• ... everybody fancies they have that rare thing, a sense of humour.

  • Total absence of humor renders life impossible.

  • [When asked why women had no sense of humor:] Do you know why God withheld the sense of humour from women? That we may love you, instead of laughing at you.

  • A woman with a good sense of humor is not a woman who makes jokes. A woman with a good sense of humor is a woman who laughs at jokes.

  • ... it's dreadful when two people's senses of humor are antagonistic. I don't believe there's any bridging that gulf!

  • On the preservation of the comic spirit depends in some measure the ultimate triumph of civilization.

  • Nothing either sacred or secular is exempt from humor. Humor is the most divine gift we have. Most people undervalue it. A life without laughter is like a long journey without a resting place. I'm in awe of humor. Humor is our guardian. ... Wit is the quick, funny answer. Comedy is the funny hat, a clown nose, an outfit. Humor is about the human condition. ... Humor is the other side of grief.

  • How fatally the entire want of humor cripples the mind.

    • Alice James,
    • 1889, in Anna Robeson Burr, Alice James ()
  • Humor is an antidote to isolation.

  • I have no patience with anyone born after World War II. You have to explain everything to these people.

  • I do statistics. Not very exciting I suppose, but, as they say, there's safety in numbers.

    • Joyce Harrington,
    • "Mirror Image," in Marilyn Wallace, ed., Sisters in Crime 5 ()
  • We are not amused!

    • Queen Victoria,
    • alleged to have said this in 1889 upon seeing an imitation of herself by a groom-in-waiting, and quoted in Notebooks of a Spinster Lady ()
  • Many true words are spoken in jest.

  • An emotional man may possess no humor, but a humorous man usually has deep pockets of emotion, sometimes tucked away or forgotten.

  • If the gods have no sense of humor they must weep a great deal.

  • There's nothing like a gleam of humor to reassure you that a fellow human being is ticking inside a strange face.

  • ... maintaining a sense of humor is crucial ... After all, angels fly because they take themselves lightly.

  • Humor is one of the few things in life which we should take seriously. You may lose everything, but your sense of humor, never!

  • The masters of the comic spirit are often our prophets.

  • ... jokes are ideally pleasurable. They are an act of assassination without a corpse, a moment of total annihilation that paradoxically makes anything possible.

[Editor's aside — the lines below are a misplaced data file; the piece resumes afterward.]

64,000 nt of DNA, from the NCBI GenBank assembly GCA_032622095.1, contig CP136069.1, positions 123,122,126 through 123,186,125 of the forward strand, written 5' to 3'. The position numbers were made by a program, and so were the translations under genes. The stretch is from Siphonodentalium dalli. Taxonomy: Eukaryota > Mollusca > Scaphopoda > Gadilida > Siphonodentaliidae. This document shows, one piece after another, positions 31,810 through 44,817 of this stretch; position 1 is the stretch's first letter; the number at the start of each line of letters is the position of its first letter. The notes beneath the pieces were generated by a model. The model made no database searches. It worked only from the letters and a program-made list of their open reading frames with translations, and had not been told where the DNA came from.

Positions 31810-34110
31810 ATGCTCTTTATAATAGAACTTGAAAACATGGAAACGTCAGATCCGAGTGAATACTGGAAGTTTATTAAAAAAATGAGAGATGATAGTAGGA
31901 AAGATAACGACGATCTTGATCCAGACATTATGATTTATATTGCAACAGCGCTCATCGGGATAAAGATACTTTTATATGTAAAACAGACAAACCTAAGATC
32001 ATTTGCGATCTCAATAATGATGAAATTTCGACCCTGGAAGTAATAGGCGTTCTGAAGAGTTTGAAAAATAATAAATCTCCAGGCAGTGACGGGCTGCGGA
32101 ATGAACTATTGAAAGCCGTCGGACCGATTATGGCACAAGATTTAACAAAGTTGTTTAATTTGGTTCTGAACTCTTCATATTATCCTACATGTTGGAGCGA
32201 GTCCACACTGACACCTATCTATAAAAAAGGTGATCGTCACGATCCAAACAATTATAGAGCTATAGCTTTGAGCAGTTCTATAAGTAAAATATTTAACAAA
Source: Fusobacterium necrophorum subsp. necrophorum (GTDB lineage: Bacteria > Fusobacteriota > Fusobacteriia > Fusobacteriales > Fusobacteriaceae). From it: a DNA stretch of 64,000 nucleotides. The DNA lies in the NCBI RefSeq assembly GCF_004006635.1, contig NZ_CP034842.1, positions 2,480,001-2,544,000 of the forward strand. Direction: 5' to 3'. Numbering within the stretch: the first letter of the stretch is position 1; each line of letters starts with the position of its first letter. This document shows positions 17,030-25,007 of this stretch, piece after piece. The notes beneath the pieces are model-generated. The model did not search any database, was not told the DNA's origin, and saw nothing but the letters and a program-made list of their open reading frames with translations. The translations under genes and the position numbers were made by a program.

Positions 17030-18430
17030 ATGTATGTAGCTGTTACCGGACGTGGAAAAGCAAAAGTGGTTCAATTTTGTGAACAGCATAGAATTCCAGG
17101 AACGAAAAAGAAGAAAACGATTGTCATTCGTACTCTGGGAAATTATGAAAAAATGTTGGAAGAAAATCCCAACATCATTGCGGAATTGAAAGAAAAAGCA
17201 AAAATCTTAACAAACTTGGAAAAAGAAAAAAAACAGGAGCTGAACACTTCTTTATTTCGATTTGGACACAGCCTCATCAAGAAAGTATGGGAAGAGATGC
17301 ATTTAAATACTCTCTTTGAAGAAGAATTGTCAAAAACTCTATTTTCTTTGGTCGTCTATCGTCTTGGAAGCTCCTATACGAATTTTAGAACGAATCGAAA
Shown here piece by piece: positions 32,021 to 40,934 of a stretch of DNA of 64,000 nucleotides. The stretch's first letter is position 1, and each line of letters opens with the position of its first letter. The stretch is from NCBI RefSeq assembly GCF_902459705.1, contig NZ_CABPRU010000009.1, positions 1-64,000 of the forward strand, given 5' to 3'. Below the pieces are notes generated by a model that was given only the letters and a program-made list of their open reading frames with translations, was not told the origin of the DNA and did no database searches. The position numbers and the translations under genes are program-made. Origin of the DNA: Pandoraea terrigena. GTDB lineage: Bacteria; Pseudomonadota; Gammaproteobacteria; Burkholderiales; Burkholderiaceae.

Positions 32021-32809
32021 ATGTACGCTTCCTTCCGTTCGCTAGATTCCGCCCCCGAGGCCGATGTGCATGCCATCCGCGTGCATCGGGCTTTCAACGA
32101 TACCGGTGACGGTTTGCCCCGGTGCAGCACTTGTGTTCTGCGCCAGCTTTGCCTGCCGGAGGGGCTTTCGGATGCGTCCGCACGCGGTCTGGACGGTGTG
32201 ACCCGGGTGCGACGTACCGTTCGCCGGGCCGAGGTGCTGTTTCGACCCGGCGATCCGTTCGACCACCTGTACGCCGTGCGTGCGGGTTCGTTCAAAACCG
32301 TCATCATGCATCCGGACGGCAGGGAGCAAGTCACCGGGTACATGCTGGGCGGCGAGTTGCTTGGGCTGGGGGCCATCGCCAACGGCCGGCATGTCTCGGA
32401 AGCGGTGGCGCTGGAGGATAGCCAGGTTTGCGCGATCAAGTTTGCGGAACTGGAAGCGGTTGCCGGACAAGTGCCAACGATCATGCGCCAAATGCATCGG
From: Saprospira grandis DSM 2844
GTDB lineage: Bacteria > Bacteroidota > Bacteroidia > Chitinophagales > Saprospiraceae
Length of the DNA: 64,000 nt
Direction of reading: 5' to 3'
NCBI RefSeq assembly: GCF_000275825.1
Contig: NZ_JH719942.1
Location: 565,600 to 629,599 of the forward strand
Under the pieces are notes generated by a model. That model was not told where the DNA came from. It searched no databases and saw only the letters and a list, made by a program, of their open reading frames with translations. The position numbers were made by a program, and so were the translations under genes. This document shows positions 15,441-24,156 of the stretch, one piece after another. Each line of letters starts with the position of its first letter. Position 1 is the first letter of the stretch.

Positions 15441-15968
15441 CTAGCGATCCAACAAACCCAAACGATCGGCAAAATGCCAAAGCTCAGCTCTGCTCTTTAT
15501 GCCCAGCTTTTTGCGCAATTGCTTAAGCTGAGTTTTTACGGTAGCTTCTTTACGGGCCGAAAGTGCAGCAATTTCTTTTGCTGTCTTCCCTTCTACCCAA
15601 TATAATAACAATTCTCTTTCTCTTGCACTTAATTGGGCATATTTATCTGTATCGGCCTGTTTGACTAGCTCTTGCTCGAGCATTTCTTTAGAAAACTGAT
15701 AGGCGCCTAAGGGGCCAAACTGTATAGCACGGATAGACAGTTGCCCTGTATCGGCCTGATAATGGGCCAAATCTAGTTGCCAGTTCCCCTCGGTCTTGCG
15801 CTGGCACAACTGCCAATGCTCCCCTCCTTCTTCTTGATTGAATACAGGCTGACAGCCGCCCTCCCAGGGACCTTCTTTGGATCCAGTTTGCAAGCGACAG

• Humor is subversive.

  • It [humor] inhabits the marginal.

  • Funniness is the wild card in the pack.

  • The joy of joys is the person of light but unmalicious humor.

  • Humor was one of the most seductive things about a man.

  • Humor is the shock absorber of life; it helps us take the blows.

  • Wit penetrates; humor envelops. Wit is a function of verbal intelligence; humor is imagination operating on good nature.

  • Gravity: more than a good idea — it's the law!

  • Old florists never die. They just make other arrangements.

  • ...humor bears the closest relation to emotion, either bubbling up as from a deep and happy wellspring, or in an opposite fashion rising like a re-birth of feeling from dead levels after turmoil.

  • There is scarcely an aspect of the American character to which humor is not related, few which in some sense it has not governed. ... It is a lawless element, full of surprises.

  • Whole phases of comedy have become empty; the comic rejoinder has become every man's tool.

  • ... she was blessed with a sense of humor — a precious gift which is the salt of the mind, saving from insipidity, and drawing out the true flavor of all mental comestibles.

  • ... humor is a rubber sword — it allows you to make a point without drawing blood.

  • Hilarity is hereditary.

  • Humor is such a strong weapon, such a strong answer.

  • Humor is a hole that lets the sawdust out of a stuffed shirt.

  • A verbal agreement is not worth the paper it's written on.

    • Fanny Brice,
    • remark usually incorrectly credited to Samuel Goldwyn, in Mary Unterbrink, Funny Women: American Comediennes, 1860-1985 ()